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'I love the Presbyterian Church in Ireland; I am a part of it and it of me... but the decision to sever ties with the Church of Scotland and the United Reformed Church dismayed me'

In our continuing series, we talk to leading figures about their faith

Time to reflect: Reverend John Dunlop
Time to reflect: Reverend John Dunlop
Alf McCreary

By Alf McCreary

John Dunlop was born in the townland of Tormore, near Newry. His father worked in the Ministry of Agriculture and his mother was an accomplished pianist. He was educated at Newry Model School, Newry Grammar School, Royal Belfast Academical Institution, Queen's University, Belfast, New College, University of Edinburgh and Assembly's College, Belfast.

He is 79 and for 53 years has been married to Rosemary, whom he met at Queen's. They have two children and five grandchildren, all living in England and Scotland.

He is Minister Emeritus of Rosemary Presbyterian Church in north Belfast, where he served for 26 years. Previously, he was a minister for 10 years in Jamaica with the United Church of Jamaica and Grand Cayman. He was Presbyterian Moderator 1992-93.

His main sporting activities were hockey, which he played at school and university, and golf, which he enjoyed "without being very good at it". He says: "My favourite game was squash, which provided intense physical competition and, unlike golf, it was impossible to lose the ball."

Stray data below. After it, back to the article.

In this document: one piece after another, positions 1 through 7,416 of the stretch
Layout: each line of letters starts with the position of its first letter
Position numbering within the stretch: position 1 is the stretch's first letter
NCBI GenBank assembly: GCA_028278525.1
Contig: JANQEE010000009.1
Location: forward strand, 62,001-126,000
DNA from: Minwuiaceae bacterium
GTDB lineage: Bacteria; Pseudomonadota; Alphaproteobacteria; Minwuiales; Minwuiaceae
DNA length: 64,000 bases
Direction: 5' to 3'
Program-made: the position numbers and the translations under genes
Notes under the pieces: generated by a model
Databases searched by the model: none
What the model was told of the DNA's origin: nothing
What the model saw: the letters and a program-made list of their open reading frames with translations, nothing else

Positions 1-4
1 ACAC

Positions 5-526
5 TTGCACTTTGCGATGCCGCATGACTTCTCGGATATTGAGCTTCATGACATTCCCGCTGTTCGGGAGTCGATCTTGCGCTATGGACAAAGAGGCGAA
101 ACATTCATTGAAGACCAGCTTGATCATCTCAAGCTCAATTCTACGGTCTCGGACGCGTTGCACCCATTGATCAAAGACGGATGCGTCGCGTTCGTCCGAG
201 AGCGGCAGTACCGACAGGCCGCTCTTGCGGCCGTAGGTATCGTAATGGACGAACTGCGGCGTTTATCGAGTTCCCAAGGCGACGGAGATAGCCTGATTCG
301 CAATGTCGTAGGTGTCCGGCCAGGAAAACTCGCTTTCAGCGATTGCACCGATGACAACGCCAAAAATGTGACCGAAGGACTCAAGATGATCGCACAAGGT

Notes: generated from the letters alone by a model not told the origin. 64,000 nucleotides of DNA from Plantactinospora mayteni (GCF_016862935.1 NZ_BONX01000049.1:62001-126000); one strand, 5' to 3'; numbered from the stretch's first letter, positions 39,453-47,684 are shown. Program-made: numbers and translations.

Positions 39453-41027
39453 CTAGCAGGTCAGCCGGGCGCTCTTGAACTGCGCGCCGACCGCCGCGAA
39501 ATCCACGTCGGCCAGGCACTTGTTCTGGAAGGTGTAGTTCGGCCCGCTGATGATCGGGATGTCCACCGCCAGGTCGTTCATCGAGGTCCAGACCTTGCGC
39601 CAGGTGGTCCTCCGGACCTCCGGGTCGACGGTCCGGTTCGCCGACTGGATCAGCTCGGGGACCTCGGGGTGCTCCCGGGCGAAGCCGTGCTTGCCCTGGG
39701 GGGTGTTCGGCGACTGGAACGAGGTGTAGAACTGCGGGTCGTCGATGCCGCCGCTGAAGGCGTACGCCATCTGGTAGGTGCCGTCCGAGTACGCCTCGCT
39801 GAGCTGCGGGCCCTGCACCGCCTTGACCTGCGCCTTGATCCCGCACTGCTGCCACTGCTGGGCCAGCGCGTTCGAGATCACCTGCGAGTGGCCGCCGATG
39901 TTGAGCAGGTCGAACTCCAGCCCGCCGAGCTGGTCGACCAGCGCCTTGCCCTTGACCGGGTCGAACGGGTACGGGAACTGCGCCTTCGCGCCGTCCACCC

Q. How and when did you come to faith?

A. This question needs to be answered with care, because it has a degree of mystery and involves the Holy Spirit. I was baptised two months after I was born and was raised in the Christian faith in a traditional Presbyterian home among the good people of Sandy's Street Presbyterian Church in Newry. In my teens, my heart and life were embraced by the grace and love of God and I placed my faith in Christ as my Saviour and Lord and committed myself to follow him. Jesus is the Head of the Church and Lord of Creation, so I try to live my life within the broad horizons of what that means for myself, my family, the Church and society, and the world. This involves me in constant critical reflection about how we live our lives.

Q. Have you ever had a crisis of faith, or a gnawing doubt about your faith?

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A. I graduated in Philosophy at Queen's University, Belfast, which often challenged my faith, but at the same time made it deeper and richer. I like to sing about "The beauty of the earth", but I know that the volcanic eruptions and seismic shifts which created the grandeur of the Alps also create tsunamis, which can wipe out large numbers of people. So, as I worship God, I think about the implications of what I am singing about, or saying.